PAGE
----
By Michael E. Miller
By Allie Conti
By Keegan Hamilton and Francisco Alvarado
By Jake Rossen
By Allie Conti
By Kyle Swenson
By Chris Joseph
By Michael E. Miller
"Fuck Off New Times."
The headline in the June 4 edition of HOTspots! magazine is not only succinct, it perfectly sets up the name-calling that follows. In two different columns, the gay magazine, which tends to write positive things about its advertisers, went negative and unleashed a barrage of adolescent smears, calling us a "trailer trash tabloid" and accusing our "high school" writer of, oh my, "trying to win a Pulitzer."
It seems our article on risky homosexual sex in backroom bars ("Sexual Roulette," May 27) had reactionaries reaching for their revolvers. While a number of readers have been complimentary, the piece brought irate phone calls and hate mail (mostly anonymous) from fanatics in both the straight and gay communities.
One e-mail author assumed our writer Jay Cheshes is a member of the conservative Coral Ridge Ministries or the Christian Coalition, while another reader wrote that he believed the writer to be a disenfranchised member of the gay leather community.
Sources reported that some patrons of the bars mentioned in the piece were on a witch-hunt for the men identified in the article as "John" and "Bob," while others were actually threatening violence to our writer. As for the bars, a source tells us the back rooms on a recent night were lit up, and the partitions slicing them into shadowy alcoves for sex had been removed. The makeovers in the bars may have been wise. Shortly after publication we got a call from the Fort Lauderdale Police vice squad. "This stuff is illegal, and we plan to put a stop to it," said Detective Barry Margolis. And then he asked, "When's a good time to see sex going on?" Probably not right now, Barry.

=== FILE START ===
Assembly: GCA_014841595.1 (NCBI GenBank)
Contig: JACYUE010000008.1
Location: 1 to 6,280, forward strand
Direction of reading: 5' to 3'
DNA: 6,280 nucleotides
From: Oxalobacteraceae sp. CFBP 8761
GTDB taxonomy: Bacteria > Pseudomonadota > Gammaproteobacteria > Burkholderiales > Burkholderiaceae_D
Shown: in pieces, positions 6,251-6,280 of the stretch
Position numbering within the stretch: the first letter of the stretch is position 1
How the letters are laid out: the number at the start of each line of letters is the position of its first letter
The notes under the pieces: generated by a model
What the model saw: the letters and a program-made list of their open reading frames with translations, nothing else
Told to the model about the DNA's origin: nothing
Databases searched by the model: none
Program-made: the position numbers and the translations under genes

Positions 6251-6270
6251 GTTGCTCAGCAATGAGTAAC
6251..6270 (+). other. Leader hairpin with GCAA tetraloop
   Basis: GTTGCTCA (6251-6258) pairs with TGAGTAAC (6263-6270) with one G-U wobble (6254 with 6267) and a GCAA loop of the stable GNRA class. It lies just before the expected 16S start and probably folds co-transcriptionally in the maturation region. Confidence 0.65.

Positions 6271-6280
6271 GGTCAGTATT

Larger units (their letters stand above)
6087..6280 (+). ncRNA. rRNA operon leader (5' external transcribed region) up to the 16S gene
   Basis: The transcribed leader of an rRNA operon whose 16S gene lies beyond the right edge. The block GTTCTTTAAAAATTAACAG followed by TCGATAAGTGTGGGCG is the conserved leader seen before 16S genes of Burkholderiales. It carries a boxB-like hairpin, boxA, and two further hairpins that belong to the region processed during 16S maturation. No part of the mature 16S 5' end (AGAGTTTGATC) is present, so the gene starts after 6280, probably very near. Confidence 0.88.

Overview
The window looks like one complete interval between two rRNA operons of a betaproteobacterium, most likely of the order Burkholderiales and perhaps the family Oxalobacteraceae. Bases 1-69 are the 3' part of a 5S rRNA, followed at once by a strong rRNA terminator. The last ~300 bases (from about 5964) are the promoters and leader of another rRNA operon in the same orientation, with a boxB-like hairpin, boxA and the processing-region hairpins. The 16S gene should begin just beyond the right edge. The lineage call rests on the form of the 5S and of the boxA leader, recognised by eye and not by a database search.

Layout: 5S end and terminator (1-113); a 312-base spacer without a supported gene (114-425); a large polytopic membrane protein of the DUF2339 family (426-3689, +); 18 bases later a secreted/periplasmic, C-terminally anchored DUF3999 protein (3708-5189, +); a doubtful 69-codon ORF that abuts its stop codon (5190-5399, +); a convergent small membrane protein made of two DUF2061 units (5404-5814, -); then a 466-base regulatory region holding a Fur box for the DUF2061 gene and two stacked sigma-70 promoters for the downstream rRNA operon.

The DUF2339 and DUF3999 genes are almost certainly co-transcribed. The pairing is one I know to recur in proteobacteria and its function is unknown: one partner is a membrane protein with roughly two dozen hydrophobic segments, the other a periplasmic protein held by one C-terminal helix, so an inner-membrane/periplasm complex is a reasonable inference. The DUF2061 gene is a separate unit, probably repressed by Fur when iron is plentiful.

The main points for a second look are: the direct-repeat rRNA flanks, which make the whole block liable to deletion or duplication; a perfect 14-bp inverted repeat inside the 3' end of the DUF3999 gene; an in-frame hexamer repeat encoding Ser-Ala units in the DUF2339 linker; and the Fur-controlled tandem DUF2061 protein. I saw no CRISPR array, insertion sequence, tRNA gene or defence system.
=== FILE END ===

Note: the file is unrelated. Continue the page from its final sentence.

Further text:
We also saw revamped ads in the latest issues of Scoop and HOTspots! The Ramrod bar pulled together a full-page tribute to our article. The ad features a bare-assed man straddling a motorcycle beside the words "Home of the allegedly infamous 'bend me over and f**k me motorcycle!'"
If a city wrongfully tears down a private citizen's house, one might hope it would accept blame and pay back the owner. Not the City of Fort Lauderdale, which back in 1995 destroyed an unfinished Las Olas Isles house with no legal right to do so. Instead of righting its wrong, the city tried to twist the law to skirt its responsibility -- and taxpayers are still paying the price.
Building officials were reacting to complaints from neighbors when they made the disastrous decision to level Frank Ptito's house, so he sued. The city's hired attorney, Robert Schwartz, refused to accept a reasonable settlement offer of $550,000 from Ptito's attorney, Robin Campbell. Accountability? Absolutely not. Instead Schwartz fought Ptito on a legal technicality.
In May 1998 a judge ruled against the city, which meant a hit of more than $1 million to taxpayers. Rather than accept defeat, Schwartz appealed, a move we pointed out last year was sure to cost the city even more money. Sure enough, the appeals court last week ruled against the city and tacked on another year's worth of interest, making it a $1.2 million bill to taxpayers -- which doesn't include Campbell's new legal fees or the city's own costs, which likely are six figures.
Campbell tells us that Schwartz has promised to take the case all the way to the Florida Supreme Court. Schwartz says he hasn't decided yet. We propose another idea: Let's appeal Schwartz's legal fees.
-- as told to Tom Walsh
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